Solar Engineering Blog Series: Corrosion and Galvanization

Engineering Blog Series

Corrosion and Galvanization: A Primer

It’s no surprise that steel corrodes. It’s also no major revelation that steel corrodes at different rates in different environments. Steel in the arid desert will last much longer than steel exposed to ocean spray. Similarly, steel that is embedded in the ground also corrodes, and corrodes at different rates depending on the composition of the soil.

Steel corrosion is an electro-chemical process whereby oxygen combines with the iron in the steel to form iron-oxide (rust). Environmental conditions in the soil can either promote or deter corrosion. For example, soils with higher moisture content will accelerate corrosion rates whereas dry soils tend to corrode steel at a slower rate. Soils that are highly acidic or highly alkaline tend to corrode steel faster than soils that have a more neutral pH. Soils with a low electrical resistivity promote the transfer of electrons and facilitate faster corrosion rates whereas soils with higher electrical resistivity interfere with the transfer of electrons and slow the corrosion process.

Relative descriptions like “more corrosive” and “less corrosive” are fine. But if you are interested in designing a steel structure that is embedded in the ground, then you need to know how much corrosion to expect. Of the soil properties mentioned above, electrical resistivity provides a way to quantify corrosion rates. The Federal Highway Administration published results of a study that measured corrosion of steel and zinc in soils with different values of electrical resistivity. A geotechnical investigation should include either field measurements of the soil electrical resistivity or laboratory tests of the soil electrical resistivity; field measurements are preferred. With site-specific electrical resistivity and the FHWA study results, we can estimate corrosion rates. Combined with the project-specific design life, we can estimate the total amount of corrosion on an embedded steel pile and design it to have sufficient structural capacity throughout its design life. RPCS follows this approach on all foundation designs it produces.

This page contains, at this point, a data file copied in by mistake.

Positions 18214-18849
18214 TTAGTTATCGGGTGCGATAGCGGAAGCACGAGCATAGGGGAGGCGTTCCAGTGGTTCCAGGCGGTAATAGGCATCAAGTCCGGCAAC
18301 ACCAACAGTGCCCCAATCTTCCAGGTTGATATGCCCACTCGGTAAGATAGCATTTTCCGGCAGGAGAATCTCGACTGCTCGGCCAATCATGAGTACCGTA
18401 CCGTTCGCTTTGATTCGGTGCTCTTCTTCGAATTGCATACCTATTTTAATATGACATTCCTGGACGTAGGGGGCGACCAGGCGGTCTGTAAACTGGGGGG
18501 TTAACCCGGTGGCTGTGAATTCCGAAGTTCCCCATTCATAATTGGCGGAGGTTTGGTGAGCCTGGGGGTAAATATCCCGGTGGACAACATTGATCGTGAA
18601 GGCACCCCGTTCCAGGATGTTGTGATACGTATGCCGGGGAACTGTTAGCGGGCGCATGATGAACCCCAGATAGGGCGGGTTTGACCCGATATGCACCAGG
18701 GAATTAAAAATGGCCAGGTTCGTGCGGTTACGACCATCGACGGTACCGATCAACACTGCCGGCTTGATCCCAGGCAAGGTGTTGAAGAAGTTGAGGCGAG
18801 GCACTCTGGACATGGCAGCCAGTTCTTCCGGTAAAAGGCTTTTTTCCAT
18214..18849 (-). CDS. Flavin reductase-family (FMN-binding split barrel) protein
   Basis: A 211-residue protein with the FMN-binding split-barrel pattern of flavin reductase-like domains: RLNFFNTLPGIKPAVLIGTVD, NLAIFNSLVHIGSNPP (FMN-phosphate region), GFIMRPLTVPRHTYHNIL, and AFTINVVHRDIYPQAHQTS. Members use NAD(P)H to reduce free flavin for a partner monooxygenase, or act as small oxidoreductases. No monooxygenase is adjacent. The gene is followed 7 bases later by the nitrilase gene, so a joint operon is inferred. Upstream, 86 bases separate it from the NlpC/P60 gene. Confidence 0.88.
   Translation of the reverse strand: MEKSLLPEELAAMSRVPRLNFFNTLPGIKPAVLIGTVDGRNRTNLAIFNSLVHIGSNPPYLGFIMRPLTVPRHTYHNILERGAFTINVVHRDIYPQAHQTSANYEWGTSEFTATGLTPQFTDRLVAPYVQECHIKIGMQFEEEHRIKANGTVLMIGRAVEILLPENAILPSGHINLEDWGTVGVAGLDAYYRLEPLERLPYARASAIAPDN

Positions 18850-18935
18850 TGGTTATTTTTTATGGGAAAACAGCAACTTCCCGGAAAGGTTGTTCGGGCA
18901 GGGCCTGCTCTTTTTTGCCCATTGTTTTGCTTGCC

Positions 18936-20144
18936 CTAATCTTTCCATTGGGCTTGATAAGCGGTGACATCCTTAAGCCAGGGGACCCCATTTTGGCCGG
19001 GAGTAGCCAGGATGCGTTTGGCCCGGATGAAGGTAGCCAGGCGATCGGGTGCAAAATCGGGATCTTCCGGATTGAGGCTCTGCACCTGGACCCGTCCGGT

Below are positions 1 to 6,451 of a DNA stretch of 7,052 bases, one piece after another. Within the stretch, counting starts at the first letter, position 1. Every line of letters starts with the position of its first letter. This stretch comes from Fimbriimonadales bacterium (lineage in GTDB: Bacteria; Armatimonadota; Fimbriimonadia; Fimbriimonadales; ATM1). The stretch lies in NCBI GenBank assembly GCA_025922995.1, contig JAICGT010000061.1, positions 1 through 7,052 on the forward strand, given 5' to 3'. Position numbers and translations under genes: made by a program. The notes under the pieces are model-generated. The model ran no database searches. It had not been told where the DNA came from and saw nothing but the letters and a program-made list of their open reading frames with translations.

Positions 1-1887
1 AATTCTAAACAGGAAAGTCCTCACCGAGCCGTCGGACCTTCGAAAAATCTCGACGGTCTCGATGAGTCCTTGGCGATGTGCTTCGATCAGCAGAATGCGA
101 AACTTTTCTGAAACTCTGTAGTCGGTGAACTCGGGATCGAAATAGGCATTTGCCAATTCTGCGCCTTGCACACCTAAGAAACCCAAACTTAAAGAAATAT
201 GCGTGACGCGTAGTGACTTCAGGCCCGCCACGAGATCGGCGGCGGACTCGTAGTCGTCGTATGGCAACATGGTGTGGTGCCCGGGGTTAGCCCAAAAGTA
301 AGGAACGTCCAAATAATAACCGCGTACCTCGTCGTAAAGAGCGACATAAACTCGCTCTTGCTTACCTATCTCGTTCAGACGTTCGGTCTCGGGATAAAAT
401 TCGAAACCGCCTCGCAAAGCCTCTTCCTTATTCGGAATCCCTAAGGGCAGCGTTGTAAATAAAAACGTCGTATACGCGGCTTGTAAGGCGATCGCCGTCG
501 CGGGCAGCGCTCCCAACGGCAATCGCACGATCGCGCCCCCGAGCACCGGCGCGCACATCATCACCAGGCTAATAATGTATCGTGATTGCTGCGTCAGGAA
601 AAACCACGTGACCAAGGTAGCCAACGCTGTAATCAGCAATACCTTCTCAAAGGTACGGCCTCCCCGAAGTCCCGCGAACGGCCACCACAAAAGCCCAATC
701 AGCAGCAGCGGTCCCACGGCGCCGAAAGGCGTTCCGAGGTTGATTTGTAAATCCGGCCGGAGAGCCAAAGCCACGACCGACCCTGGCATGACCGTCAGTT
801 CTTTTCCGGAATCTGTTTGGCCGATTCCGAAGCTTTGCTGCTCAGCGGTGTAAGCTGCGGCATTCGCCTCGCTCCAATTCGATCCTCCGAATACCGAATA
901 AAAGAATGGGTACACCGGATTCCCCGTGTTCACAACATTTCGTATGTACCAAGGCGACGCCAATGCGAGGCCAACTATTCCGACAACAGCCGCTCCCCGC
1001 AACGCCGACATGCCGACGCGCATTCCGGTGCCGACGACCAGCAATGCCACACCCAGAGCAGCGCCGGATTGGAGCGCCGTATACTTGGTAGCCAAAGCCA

There are ways to reduce the amount of corrosion that an embedded steel pile may experience. The most common is to galvanize the steel. Galvanization results in a thin layer of zinc bonding to the surface of the steel. Zinc will combine with oxygen more readily than iron. As a result, the zinc sacrifices itself to corrosion, thereby protecting the steel from corrosion, much the same way the anode rod in a water heater protects the steel tank from corroding. Unfortunately, the protection offered by the zinc coating is finite. Eventually the zinc is consumed, and the steel begins to corrode. There are limits to the thickness of the zinc coating, with thicker coatings becoming brittle and flaking off.

It is possible to incorporate external cathodic protection whereby zinc anodes are buried in the ground and electrically bonded to the piles. Like with galvanization, the zinc anodes are consumed and need to be replaced periodically. Each tracker needs to have one or more anodes bonded to it in order to be effective. There are also epoxy coatings that can be applied to the surface of the piles. These coatings prevent the soil from making direct contact with the steel, thereby preventing corrosion. As long as the epoxy is not damaged during pile driving operations, these coatings can be very effective since they are not consumed over time. These coatings can, however, be cost prohibitive on a large site with a large number of piles.

It is often more cost effective to upsize the pile and provide an allowance for the loss of steel section than to apply expensive coatings. But one size does not fit all, and every project is different. Alternative methods of protection still have a place and can be considered.

RPCS has developed tools for modeling the corrosion of steel piles and its effect on pile capacity; and we can design foundations in the most corrosively challenging soils. We are also experienced in the use of protective coatings. As a result, facility owners can be confident that the asset we provide for them will stand the test of time.


For more information on RPCS’ design and engineering solutions, see RPCS’ services page.


Meet Mario Colecchia
Senior Structural Engineer

Welcome to RPCS’s Solar Engineering Blog Series: Everything You Wanted To Know About Solar Engineering But Were Afraid To Ask! Over the course of the year, Senior Structural Engineer Mario Colecchia will be providing an in-depth look at popular solar engineering topics while offering unique insights into RPCS’s project design challenges, solutions, and expertise.

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